New survey research by Ideas for Ears suggests that hostile hearing conditions are making meetings and events inaccessible to large numbers of deaf people across the UK.
The research also suggests that the difficulties that people experience can often be fixed at little or no cost.
The research, carried out in November 2017, reveals that people are feeling frustrated, excluded, stressed and embarrassed by the difficulties they experience. They are missing important information, are not able to contribute as effectively as they could do, and consequently are being put off attending future meetings and events.
The survey was completed by 362 people who have varying degrees of hearing loss and are aged from 18 to 80 plus. The findings have implications for businesses and organisations of all sizes that run meetings and events for staff, customers and other stakeholders.
Key findings include:
· 77% of respondents said they always or often experience difficulties in being able to hear and follow what is being said
· 81% said they were not able to contribute as effectively as they could have done
· 79% said they had missed important or interesting information
· 62% said they could not chat or network as they wanted
· 71% said they have come away feeling tired and 30% said they have been left with headaches
· 61% said it made them feel excluded or ignored, 56% said it made them feel stressed, and 51% said it made them feel embarrassed
· 50% said they have been put off attending similar meetings/events in the future
· 34% said they felt they had wasted their time in attending and 33% said it had made the meeting uninteresting or boring.
Reasons given for the difficulties include:
· Level of noise generated from chatter from other people (given by 78% of respondents)
· Simultaneous discussions being held in the same room (76%)
· Own hearing ability (72%)
· People not speaking loudly or clearly enough (72%)
· Acoustics of the room (72%)
· Noise from equipment in the room (60%), from external sources (52%), from background music (42%)
· Poor or no use of microphones (56%)
· Lack of a hearing loop (54%)
· Being too far from the speaker (54%)
· Lack of written notes (39%)
· Lack of quiet zones (36%)
· Lighting not being suitable for lipreading (27%)
· No BSL interpreter (8%)
Sally Shaw, director of Ideas for Ears, comments: “People with hearing loss represent one sixth of the population so they are a large minority group. Most of these individuals actually have the capability of hearing adequately, or even very well, so long as the barriers that cause difficulties are removed or reduced. There is absolutely no need for so many to have such poor experiences on such a regular basis.
“The findings from the survey research illustrate that people very much want to attend and join in meetings and events but are struggling with the hostile hearing conditions. This is giving rise to a whole range of feelings, from hopelessness, helplessness and embarrassment to frustration and anger.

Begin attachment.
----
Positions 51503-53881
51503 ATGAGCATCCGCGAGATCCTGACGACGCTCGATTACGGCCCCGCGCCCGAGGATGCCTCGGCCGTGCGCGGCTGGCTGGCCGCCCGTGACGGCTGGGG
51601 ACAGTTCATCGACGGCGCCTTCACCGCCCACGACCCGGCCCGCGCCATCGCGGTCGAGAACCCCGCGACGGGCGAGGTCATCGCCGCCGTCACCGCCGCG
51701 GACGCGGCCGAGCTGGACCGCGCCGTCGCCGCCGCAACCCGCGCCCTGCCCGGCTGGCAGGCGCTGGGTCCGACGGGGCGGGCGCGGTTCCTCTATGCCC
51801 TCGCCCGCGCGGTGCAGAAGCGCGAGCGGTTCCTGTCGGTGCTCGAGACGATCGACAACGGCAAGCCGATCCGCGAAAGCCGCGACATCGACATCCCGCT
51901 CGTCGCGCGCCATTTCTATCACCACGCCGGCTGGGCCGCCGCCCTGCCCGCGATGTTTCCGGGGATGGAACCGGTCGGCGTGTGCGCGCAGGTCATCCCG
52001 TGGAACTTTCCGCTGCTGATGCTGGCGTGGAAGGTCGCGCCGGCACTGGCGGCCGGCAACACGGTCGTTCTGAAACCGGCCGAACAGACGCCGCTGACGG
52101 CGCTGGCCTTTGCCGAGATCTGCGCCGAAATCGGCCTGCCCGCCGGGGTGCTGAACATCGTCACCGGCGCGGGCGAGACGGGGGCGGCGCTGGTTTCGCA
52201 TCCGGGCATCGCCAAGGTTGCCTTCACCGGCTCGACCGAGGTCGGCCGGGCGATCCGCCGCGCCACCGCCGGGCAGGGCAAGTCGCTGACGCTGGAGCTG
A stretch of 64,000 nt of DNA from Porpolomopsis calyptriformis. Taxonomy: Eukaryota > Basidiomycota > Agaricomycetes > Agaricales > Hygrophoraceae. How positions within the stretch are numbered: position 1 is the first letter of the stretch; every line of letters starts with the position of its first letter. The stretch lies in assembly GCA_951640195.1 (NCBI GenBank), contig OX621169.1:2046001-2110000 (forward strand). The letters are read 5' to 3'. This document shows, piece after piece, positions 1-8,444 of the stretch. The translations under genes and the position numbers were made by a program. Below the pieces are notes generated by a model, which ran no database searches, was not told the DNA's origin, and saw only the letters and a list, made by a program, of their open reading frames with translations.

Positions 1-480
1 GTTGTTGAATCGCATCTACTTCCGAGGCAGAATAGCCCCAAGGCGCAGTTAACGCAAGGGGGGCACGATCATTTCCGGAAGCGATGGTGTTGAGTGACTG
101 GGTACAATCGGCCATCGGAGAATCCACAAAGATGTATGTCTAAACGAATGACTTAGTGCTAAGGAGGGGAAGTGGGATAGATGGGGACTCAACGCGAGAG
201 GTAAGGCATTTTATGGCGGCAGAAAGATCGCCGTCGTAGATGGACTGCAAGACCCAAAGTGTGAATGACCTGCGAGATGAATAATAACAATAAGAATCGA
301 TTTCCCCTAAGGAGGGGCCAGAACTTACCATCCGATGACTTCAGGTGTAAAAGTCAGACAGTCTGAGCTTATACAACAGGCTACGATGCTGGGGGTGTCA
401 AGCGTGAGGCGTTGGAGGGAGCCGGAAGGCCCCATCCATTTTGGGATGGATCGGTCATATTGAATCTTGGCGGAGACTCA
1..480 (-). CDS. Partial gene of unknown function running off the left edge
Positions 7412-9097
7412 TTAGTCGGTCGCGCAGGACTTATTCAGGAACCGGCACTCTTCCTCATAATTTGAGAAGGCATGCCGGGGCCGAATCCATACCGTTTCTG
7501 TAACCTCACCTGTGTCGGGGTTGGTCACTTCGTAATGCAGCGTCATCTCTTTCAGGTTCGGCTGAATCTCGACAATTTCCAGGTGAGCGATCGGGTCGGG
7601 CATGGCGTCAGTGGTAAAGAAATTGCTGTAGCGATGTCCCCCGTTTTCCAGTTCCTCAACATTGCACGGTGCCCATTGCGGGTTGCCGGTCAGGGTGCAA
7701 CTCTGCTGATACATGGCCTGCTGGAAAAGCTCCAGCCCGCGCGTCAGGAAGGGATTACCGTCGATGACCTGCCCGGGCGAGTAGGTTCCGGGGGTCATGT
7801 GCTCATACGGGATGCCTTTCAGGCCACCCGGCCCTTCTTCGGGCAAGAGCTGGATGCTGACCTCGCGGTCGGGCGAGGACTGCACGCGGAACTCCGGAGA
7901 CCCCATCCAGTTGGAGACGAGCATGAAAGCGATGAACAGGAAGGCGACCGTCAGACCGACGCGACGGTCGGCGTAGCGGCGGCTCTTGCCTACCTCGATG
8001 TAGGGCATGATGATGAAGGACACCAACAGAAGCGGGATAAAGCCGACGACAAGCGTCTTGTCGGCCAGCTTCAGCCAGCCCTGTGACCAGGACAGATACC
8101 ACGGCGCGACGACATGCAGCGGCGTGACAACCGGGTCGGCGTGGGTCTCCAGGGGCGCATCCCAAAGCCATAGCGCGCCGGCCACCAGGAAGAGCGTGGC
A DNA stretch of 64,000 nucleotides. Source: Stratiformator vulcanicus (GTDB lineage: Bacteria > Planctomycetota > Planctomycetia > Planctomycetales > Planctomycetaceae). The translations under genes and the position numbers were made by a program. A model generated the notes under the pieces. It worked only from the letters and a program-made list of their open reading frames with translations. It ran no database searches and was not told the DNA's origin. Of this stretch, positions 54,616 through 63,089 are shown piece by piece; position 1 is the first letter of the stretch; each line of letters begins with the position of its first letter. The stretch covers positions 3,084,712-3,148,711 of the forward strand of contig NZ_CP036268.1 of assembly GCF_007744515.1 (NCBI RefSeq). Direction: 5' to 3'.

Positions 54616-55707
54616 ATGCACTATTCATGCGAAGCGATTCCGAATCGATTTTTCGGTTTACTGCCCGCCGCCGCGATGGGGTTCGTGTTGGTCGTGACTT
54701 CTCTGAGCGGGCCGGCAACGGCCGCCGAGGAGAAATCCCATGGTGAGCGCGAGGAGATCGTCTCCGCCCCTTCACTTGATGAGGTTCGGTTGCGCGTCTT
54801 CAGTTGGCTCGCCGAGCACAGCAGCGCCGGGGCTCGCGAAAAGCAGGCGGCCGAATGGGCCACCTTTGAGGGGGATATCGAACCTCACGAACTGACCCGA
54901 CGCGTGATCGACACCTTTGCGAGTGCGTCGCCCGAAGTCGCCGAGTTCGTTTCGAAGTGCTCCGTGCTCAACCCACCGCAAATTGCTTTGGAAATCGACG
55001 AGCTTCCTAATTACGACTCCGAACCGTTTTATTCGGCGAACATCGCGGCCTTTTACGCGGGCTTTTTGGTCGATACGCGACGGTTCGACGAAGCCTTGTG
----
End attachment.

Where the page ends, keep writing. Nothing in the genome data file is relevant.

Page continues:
“For the majority of survey respondents, noise and poor acoustics are the main culprits. The noise generated by the babble of conversation is especially difficult. We clearly do not want to stop people talking, but we do need to start seeing much better management of noise and acoustics by venues and facility managers and building designers.
“Other difficulties include people not speaking clearly, microphones not being used when they should be, and words and information that are easy to mishear or misunderstand not being written down. Many of the difficulties are therefore quite mainstream and resolving them is likely to bring about improvements for everyone.
“For some people, of course, the barriers are caused by lack of text transcription or lack of sign language provision. Their needs should never be neglected but, equally, it should be recognised that for many, the challenges are more ordinary. It is perhaps because they are so ordinary that they get overlooked.”
The data gathered was supplemented by more than 500 comments from respondents. Respondent comments include:
· “In social situations it depends how comfortable I am with the people. If I don’t know them well I don’t like to make a fuss and find it embarrassing. If it’s people I know well I often feel like I’m wasting my time as nothing ever changes. It’s not other people’s fault that I can’t hear, although they don’t do enough at times to include me, I just don’t think they understand.”
· “I may not hear very well, but I can see when people are exasperated with me. I want to contribute, but I feel stupid and excluded.”
· “Whilst I am assertive enough to check I have got information correctly, I can’t know what I don’t know, so I have definitely missed things, or embarrassingly misheard something and got things wrong. With a lot of people and noise it can be exhausting and very frustrating to try and follow what is going on.”
· “Training and conference days are extremely tiring”
· “It is a struggle to participate and only about half of the meeting is understandable but one has to keep trying or hibernate!”
· “People forget! A meeting group can totally agree that they should do x, y and z to help you, then forget at the next meeting. Takes repetition!
· “There is no point in having meetings if the participants cannot participate and contribute fully. In people only hear part of what is said, then the meeting is not fully representative of the views of people there and organisers cannot be sure that the purpose of the meeting has been achieved.”
· “My experience leads me to believe I am probably the only deaf person in the south who asks for the loop system etc to be switched on, and most seem to have given up attending meetings and presentations and company AGMs.”
· “This needs to be so much to the forefront that everyone automatically thinks of it and its importance – whether with normal/good hearing or without!”
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